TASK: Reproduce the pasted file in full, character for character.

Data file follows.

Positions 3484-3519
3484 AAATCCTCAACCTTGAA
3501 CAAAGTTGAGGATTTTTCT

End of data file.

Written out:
Positions 3484-3519
3484 AAATCCTCAACCTTGAA
3501 CAAAGTTGAGGATTTTTCT